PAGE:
A New York Practitioner’s Experience Working on the English Epoch Times

A New York Practitioner

PureInsight | September 30, 2009

Experience sharing from the 2009 Washington D.C. Fa Conference

[PureInsight.org] Hello Master, hello fellow practitioners!

Master has asked us to cooperate well, so in this sharing, I would like to describe some of my cultivation experiences in the course of learning to cooperate and work together better on the English Epoch Times. For me, it ultimately came down to two things: 1) Trusting and cherishing my fellow practitioners, and, 2) Letting go of my attachment to ordinary skills and to self-validation.

About a year ago, the English Epoch Times in New York took a step forward from running once a week to five days a week.

Shortly before this happened, I was appointed as managing editor of the U.S. edition, which basically meant I was responsible to manage staff to make sure the paper got out everyday.

In those days, I was the point person for staff. And because we'd just jumped into it, there was little time to prepare people in a systematic way. During any given time, I would be having conversations online with many people at the same time, in addition to receiving phone calls and answering in-person questions, simply to direct people about what to do or resolve the pervasive confusion.

The pressure I felt in those early days was really tremendous. I was extremely stressed, and in the evening when production work started, I also felt pain in my chest area. Our office environment was also very chaotic. I have to smile now because of how far everyone has come—now it is very calm, with people working much better as a team, and we also send forth righteous thoughts and recite Fa before we start our evening work, which has improved our environment by leaps and bounds.

I had to let go of many attachments over the course of the year.

To begin with, I had a negative attitude. Most of it stayed in my head and was not verbalized, but I would have negative and judgmental thoughts toward people who I thought had not done a very good job.

I was very judgmental, and rather than having the mentality of helping, I had this mentality of blaming others when things were not going well. I was far from looking inside. I did not realize any of this consciously at all at the time. I was like a fish in water.

The effect of those thoughts began to manifest clearly in that most nights, there were also technical problems with our paper at the printing press. They were finally traced back to me because of the way I would send over the files.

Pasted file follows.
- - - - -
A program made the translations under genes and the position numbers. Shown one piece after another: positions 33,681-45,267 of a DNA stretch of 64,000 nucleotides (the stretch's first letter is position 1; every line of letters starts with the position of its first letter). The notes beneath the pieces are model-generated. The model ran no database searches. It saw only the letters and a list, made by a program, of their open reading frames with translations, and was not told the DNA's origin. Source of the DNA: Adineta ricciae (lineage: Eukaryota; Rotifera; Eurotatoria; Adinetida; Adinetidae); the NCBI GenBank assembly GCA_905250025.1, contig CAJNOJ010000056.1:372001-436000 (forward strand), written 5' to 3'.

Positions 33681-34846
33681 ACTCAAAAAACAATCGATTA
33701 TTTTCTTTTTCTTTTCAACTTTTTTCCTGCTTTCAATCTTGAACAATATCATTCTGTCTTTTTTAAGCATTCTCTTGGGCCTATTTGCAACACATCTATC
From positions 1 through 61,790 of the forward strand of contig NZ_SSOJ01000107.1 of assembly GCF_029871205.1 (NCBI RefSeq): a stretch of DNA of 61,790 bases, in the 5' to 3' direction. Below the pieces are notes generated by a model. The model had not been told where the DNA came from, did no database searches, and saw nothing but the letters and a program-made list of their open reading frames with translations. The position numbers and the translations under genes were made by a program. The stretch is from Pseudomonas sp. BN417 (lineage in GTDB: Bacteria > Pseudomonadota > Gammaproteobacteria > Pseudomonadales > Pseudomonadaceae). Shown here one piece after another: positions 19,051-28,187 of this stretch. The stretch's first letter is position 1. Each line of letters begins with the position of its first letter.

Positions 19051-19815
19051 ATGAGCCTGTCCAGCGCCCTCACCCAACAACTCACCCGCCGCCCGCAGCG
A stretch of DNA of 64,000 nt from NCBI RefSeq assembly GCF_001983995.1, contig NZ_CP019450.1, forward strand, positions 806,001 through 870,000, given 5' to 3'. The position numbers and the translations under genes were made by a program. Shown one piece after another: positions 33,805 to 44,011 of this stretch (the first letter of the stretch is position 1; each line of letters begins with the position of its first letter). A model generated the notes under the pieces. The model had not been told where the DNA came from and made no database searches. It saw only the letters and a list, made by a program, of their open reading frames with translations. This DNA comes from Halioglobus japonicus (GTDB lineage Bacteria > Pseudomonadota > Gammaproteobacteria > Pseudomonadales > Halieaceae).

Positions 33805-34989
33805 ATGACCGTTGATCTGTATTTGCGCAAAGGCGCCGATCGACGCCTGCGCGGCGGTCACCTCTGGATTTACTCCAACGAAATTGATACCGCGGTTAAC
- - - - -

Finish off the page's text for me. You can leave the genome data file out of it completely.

When I rectified my thinking and resolved to not have negative thoughts, the technical problem was solved and the files would be fine.

This mentality of being judgmental and of blaming had to be eliminated in layers over time, and I would receive warnings when I would veer in the wrong direction.

I suppose maybe it was because I did not check my character often enough that sometimes dramatic means had to be used on me.

Once, upon arriving home at the end of the night, I smelled gas, and it turned out that one of the stove’s two pilot lights was off and was leaking. In my cultivation, xinxing problems have sometimes been shown to me through leaks—of water, sometimes, and this time, poisonous air. It was only fitting that I was being shown the poisonous nature of my thoughts, especially toward fellow practitioners, and it was affecting our Fa-rectification work. This incident really shook me.

It also took me a while to realize these bad thoughts because of my attachment to my capabilities; I had this big loophole of not trusting most other practitioners on staff.

All my life, I was told that I was a capable person, and as an ordinary person, before I started practicing, I had already developed strong notions of superiority.

Because I had an attachment to being capable and getting things done, that was the standard I was measuring people against: whether I felt they were capable or not.

I realized I put so much value on being capable and on ordinary skills because it validated myself. There were layers of attachments to competition and jealousy buried underneath.

And because I was not trusting of others, I also had difficulty asking people for help or delegating work.

It was only when I started to change my mind—to trust others, to put less value on ordinary skills, and more value on people’s hearts to do the work—that I began to let go of my attachment, and thereafter, someone was found who could assist with the work I was doing.